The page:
I've seen it a ton of times before and watched it last night mainly because I haven't seen

it in years. Loretta's character is too hysterical to take seriously. She always seems to

be on the edge of a nervous breakdown. The main story of Eddie unmasking Welles as

a Nazi is fairly interesting and done with some nice touches, but it's rather predictable.

What I most enjoy about the movie is the small town setting and especially the character

of Potter, the owner of the general store. Hey let's open up that little man's suitcase, shall

we? I just need a witness. Thanks. And when he puts on his eye shade during an especailly

tough game of checkers. Hilarious. One minor point is how the heck did the little Nazi guy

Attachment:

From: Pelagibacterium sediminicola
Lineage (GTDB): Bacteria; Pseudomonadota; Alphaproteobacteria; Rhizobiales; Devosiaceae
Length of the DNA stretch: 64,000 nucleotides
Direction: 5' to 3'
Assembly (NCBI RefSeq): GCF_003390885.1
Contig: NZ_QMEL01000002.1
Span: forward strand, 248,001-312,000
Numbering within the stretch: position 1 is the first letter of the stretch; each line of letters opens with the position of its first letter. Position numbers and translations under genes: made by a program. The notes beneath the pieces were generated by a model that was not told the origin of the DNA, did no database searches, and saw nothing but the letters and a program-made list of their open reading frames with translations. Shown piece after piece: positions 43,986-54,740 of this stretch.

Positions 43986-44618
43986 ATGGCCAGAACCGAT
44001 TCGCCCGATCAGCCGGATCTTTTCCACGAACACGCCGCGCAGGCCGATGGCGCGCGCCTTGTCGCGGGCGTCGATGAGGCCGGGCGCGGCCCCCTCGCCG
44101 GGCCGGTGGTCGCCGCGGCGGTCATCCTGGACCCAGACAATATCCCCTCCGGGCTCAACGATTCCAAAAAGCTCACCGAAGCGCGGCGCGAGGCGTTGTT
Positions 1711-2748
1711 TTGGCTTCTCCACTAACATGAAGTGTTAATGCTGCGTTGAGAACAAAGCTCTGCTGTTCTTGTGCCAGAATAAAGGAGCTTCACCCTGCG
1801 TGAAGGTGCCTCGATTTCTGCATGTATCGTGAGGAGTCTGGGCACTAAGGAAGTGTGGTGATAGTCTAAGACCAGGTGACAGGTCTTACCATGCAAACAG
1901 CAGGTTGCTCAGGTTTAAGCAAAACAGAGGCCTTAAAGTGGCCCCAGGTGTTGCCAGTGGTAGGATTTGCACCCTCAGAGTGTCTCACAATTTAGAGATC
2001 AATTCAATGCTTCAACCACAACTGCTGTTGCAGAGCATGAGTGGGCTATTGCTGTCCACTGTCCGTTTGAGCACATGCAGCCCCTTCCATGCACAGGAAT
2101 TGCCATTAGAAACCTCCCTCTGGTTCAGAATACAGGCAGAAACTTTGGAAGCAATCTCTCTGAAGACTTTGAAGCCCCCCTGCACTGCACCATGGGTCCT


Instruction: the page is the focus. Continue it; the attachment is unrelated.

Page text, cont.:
manage to knock out Eddie with just one lucky swing of that gym equipment. Hmmm. 

 

Yeah, that was a lucky break there. A perfect hit!

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I've seen The Stranger a dozen times probably, but watched it again, partly to hear Eddie's comments. The film reminds me in some ways of Hitchcock's Shadow of a Doubt. Both are set in small towns where nothing very bad could ever happen, but then something does. Someone from the "outside" world who brings with them the evil lurking out there.........

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17 hours ago, Vautrin said:

I've seen it a ton of times before and watched it last night mainly because I haven't seen

it in years. Loretta's character is too hysterical to take seriously. She always seems to